It is often a pain to transfer files (even things like high-res photos) from your Android device to your PC. Yes, but it’s not impossible. Sometimes it’s a photo, sometimes it’s a song, and many other times it’s some sort of document, presentation, or other file that needs transferred. As it turns out, you have several options, such as a USB cable, Bluetooth, and cloud sync. Alternatively, you might use an app like AirDroid or Pushbullet. Perhaps you’ll resort to emailing the file or photo. There are actually quite a few ways to transfer files from Android to PC (and back again) and we’ll take a look at them here.
Steps to Transfer Files from Android to PC
1. Transfer Files from Android to PC With Bluetooth File Transfer
Bluetooth still has a lot of benefits in a Wi-Fi dominated age, and though pairing isn’t as quick or easy as using cloud storage. You can do it without the need of Wi-Fi. Turn on Bluetooth on your PC and mobile device. Is Bluetooth enabled on your PC? to enable Bluetooth on Windows: Press Win + I to open Settings. Open the Devices section and select the Bluetooth & other devices tab on the left. Here, switch Bluetooth to On and click Add Bluetooth or other device. Select Bluetooth once more to commence the scan for compatible devices. Then look on your computer to see if it detects any nearby device. Try checking the “Devices and Printers” panel if there’s no automatic connection.
Most PCs will then move onto a confirmation task, where you have to type in a code or compare numbers. This will allow the computer to pair with your mobile device. The device should then appear in your list of connected drives when you look at your menu or file browser. On many PCs, you can select “Send a File” from the Bluetooth menu by clicking on the Bluetooth logo in the bottom-right corner of your screen. You can also manage Bluetooth devices more directly from the Devices and Printers panel, if necessary.
Bluetooth is a reliable method because most devices offer Bluetooth connectivity, and once paired, it’s easy to automatically pair again. If you have a very old computer and a newer mobile device, however, there may be some trouble with matching protocols. There’s also the possibility that your computer may not have Bluetooth. Although you could purchase a Bluetooth adaptor, that doesn’t exactly help you transfer those files right now.
2. Transfer Files from Android to PC With AirDroid
AirDroid is a vital app for all Android users. It’s free with an optional premium subscription. You’ll need to create an account, or sign in using Google, Facebook, or Twitter if you’re pressed for time.
AirDroid offers notification and tethering tools as well as simple file transfer to a computer on the same Wi-Fi network.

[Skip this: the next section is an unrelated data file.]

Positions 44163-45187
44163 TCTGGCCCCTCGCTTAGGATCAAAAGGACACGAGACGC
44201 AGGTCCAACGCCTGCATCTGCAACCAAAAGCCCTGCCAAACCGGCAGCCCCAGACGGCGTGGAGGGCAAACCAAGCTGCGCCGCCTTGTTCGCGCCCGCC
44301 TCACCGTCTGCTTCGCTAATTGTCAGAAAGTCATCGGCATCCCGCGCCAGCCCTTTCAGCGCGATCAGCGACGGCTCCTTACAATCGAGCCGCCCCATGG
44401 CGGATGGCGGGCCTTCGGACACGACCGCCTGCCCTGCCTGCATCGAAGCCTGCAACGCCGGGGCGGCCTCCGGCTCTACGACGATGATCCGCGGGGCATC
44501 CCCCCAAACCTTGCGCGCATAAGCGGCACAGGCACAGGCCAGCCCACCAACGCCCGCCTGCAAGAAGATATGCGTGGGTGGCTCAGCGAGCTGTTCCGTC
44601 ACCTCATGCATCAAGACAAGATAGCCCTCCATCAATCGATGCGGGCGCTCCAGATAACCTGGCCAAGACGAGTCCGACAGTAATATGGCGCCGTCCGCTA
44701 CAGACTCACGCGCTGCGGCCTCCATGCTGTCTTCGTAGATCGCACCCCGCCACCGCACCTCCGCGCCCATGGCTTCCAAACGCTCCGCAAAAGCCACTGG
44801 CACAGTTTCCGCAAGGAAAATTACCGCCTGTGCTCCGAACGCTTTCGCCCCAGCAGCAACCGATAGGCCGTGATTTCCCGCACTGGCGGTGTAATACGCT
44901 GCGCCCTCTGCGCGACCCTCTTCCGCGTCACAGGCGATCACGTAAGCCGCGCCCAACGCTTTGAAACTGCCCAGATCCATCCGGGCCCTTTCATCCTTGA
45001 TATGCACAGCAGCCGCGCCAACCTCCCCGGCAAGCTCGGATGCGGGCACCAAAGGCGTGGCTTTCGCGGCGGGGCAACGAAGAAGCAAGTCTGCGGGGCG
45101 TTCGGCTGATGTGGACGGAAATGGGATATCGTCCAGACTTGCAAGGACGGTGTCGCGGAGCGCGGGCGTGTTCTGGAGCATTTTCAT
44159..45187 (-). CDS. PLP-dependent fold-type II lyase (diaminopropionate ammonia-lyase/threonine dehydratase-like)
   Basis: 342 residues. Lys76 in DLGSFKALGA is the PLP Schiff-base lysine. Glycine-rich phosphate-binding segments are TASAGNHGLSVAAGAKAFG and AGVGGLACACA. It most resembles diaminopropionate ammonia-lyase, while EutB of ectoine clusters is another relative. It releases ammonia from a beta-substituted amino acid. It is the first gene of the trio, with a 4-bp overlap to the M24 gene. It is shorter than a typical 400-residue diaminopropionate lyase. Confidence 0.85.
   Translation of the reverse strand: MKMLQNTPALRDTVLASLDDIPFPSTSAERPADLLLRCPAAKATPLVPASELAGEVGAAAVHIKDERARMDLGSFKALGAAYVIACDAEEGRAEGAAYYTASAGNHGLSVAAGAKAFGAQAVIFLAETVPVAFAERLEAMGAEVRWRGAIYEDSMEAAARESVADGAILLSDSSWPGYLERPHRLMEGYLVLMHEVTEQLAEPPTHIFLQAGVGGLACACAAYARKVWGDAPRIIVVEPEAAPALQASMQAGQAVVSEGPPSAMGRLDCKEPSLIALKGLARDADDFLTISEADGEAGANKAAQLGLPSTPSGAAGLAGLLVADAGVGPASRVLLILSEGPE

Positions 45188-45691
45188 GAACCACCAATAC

Begin by installing and opening the AirDroid mobile app. AirDroid will request permission to access calls, call logs, and media on your device. To use the app to its full capability, select Allow for these options.
Various tools are available in AirDroid. For the purposes for transferring files to a PC, ensure the Files option is set to On.
Next, head to AirDroid’s download page and grab the desktop client.
If you’re not prompted to sign in, select one of the icons or menus to prompt for your details.
On your phone, browse to the file you’re sharing, select it, and use the sharing menu to find AirDroid. Choose the file and send it.
Need to send files from your PC to your Android device? Simply drag and drop the file from your desktop into the AirDroid client.
3. Transfer Files From Android to PC With Pushbullet
Like AirDroid, Pushbullet syncs data and notifications between your phone and PC. In short, if you don’t fancy AirDroid, or can’t get it to work, Pushbullet is your best alternative. Begin by installing the Pushbullet Android app.
When installing, you’ll again need to agree to let the app access your media files. Click Allow if you’re okay with this, then head to Pushbullet’s website. You can sign into the web client or download the dedicated Windows app.
To send a file to your PC, tap the menu button in the app and selecting Pushing. Next, tap the paperclip icon, select your image, and hit the Send button.
A moment later, the image will appear in the web client next to the name of the sending device.
Almost instantaneously, if you’re on the same network, you’ll see the file appear in your browser window.
4. Transfer Files From Android to Shared Windows Folders
If you’re using an Android file manager and have a dedicated Windows sharing folder on your local network, copying data to your PC from Android is straightforward.
Although this method uses ES File Explorer, you have many other file manager choices on Google Play. You’ll probably find a similar function in the app you use.
ES File Manager has a feature called View on PC, which you can open by tapping the menu and expanding Network.
Tap Turn on to enable, then copy the displayed FTP address into your PC’s web browser (or file manager). You’ll see a browsable folder structure of your Android device. Here, it’s easy to find the data you want to share to your PC.
Once you’ve found it, right-click and select Copy To Folder. Browse to the location on your PC and click OK copy the data from your phone to your computer. This method is similar to using USB, but without the cable.
5. Transfer Files From Android to PC With a USB Cable